August 1st, 2019, 10:04 p.m. local time

What a difference a day makes!

After last night’s attempt to photograph the International Space Station, I wanted to give NightCap another try, this time in a darker environment.  Having my bearings, it was much easier to choose a setup location, now in my backyard.

The ISS was going to appear NNW again tonight, so I had a good idea of where to point the iPhone on tripod.

The above photo is the result.  The ISS moved very slowly “up.”  I was surprised by the speed.  It eventually reached near Zenith, and was very bright.  Curiously, it abruptly disappeared as it started falling into the SE.  This evening’s event was logged at 2 minutes on NASA’s website, so I guess it made sense.

This shot was pointing Northward.  Notably, you can easily see Ursa Minor and Ursa Major.  I have outlined the dipper asterisms below. Also, I live near O’Hare International Airport, and two planes on a landing approach from the West were captured as well.

Taken with NightCap. ISS mode, 68.38 second exposure, 1/1s shutter speed.

This evening I also brought out my telescope, to look at and photograph Jupiter (hopefully more on that later).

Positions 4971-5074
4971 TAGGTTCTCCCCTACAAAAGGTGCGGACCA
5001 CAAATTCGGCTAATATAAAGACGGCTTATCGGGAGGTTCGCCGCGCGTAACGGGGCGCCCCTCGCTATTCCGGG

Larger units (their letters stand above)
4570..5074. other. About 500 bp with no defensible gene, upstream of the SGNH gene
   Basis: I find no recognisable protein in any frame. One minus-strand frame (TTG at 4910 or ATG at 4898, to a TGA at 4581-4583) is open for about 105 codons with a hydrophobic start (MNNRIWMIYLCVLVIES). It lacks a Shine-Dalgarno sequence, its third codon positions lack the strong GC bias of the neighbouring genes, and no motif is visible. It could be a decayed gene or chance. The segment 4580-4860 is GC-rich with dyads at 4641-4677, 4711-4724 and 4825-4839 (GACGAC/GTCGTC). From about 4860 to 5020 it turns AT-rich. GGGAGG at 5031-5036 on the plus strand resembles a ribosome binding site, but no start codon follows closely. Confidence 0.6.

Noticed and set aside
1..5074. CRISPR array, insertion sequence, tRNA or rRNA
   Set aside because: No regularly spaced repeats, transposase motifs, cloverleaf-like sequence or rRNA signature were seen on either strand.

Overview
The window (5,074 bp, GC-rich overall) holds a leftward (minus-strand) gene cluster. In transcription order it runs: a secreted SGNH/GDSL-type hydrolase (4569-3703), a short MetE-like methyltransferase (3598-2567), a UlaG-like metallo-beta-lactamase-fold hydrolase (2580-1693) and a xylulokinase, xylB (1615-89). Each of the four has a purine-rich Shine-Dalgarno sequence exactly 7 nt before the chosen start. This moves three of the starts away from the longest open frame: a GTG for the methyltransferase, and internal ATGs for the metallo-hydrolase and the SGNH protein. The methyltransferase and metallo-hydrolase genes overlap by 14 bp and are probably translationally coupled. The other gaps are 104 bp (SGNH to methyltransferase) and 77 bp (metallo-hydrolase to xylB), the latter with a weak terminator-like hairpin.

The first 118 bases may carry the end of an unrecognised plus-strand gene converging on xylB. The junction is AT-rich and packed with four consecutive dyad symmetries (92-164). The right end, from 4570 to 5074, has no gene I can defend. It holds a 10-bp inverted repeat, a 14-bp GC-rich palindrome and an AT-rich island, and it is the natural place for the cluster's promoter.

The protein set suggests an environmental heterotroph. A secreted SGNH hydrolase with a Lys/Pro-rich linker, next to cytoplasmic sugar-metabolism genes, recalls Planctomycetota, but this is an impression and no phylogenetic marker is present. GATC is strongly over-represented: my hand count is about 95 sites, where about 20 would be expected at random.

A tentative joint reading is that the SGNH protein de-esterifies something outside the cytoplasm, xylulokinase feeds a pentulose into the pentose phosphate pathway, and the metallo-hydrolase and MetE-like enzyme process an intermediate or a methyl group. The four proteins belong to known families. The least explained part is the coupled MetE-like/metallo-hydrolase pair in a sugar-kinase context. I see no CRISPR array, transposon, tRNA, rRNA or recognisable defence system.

One final note.  Recently, I converted a number of my house light switches to smart switches, which I can now control with my iPhone and Apple Watch.  This was the first night that I utilized the watch & smart switches working together.  Previously, I would have to frequently go back and forth into the house and across rooms to turn on or off lights, depending on the current situation.  Now, I can use the Apple Watch to adjust the house lights as I need them, instantly.

I also utilized the watch to control NightCap’s shutter.

It may not seem like a big deal, but it was a noticeable time saver. Walking back & forth to turn on and off lights is not a value-add activity to stargazing.  The less time I have to spend on it, the more I can spend with the equipment and the core activities of watching the sky and photographing it.